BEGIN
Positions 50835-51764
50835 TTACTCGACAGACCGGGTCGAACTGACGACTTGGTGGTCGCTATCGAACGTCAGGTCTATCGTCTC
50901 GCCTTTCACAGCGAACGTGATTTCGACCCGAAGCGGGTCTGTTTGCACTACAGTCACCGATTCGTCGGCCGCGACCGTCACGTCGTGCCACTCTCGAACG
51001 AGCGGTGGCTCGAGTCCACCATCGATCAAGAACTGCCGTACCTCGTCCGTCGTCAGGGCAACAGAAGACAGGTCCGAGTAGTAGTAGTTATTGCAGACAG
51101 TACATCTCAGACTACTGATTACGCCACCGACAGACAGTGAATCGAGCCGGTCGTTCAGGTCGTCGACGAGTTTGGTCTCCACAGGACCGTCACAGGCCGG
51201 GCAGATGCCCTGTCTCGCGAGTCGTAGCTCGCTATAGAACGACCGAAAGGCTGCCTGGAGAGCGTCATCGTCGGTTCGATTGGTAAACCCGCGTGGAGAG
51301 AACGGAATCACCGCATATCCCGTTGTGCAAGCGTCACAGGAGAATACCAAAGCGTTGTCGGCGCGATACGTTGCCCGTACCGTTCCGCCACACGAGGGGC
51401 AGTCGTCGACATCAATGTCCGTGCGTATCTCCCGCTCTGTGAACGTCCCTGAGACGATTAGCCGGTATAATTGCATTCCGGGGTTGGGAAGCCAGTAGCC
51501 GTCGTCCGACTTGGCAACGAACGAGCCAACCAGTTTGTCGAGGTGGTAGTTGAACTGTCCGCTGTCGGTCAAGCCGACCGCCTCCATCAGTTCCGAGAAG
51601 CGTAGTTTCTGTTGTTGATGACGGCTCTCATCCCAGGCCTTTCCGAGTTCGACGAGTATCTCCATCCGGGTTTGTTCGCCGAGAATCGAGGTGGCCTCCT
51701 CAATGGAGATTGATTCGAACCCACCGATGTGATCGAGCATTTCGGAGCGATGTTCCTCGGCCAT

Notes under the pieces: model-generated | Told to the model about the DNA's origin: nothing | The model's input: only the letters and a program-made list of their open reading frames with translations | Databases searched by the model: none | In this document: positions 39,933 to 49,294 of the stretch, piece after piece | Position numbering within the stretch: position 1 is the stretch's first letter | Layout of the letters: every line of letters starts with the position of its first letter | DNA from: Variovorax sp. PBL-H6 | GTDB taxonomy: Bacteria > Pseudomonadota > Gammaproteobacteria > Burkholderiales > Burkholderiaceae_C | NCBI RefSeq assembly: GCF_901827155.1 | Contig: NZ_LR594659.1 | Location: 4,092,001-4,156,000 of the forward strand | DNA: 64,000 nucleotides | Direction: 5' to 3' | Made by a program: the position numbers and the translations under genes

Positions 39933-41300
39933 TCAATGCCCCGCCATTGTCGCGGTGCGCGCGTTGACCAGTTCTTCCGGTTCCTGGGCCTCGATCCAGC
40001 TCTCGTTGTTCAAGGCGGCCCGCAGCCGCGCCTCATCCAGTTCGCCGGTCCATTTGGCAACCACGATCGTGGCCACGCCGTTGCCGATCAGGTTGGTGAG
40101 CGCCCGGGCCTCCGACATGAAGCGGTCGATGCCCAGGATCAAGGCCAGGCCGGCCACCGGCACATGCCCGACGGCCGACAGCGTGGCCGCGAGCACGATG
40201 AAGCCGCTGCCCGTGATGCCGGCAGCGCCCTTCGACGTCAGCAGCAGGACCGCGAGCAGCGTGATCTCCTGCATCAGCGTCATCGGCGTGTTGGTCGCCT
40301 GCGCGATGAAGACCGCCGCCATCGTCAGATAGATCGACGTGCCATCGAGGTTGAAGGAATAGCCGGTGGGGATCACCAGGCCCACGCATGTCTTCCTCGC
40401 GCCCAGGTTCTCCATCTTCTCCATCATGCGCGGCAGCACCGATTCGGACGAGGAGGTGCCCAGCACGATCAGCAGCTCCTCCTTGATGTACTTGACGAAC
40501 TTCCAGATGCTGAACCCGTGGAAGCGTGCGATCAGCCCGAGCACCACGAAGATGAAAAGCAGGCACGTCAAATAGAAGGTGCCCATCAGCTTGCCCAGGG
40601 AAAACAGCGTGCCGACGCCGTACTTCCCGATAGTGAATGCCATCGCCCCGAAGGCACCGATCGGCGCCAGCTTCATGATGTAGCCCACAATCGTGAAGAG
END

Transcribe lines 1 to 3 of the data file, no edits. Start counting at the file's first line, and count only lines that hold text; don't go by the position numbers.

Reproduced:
Positions 50835-51764
50835 TTACTCGACAGACCGGGTCGAACTGACGACTTGGTGGTCGCTATCGAACGTCAGGTCTATCGTCTC
50901 GCCTTTCACAGCGAACGTGATTTCGACCCGAAGCGGGTCTGTTTGCACTACAGTCACCGATTCGTCGGCCGCGACCGTCACGTCGTGCCACTCTCGAACG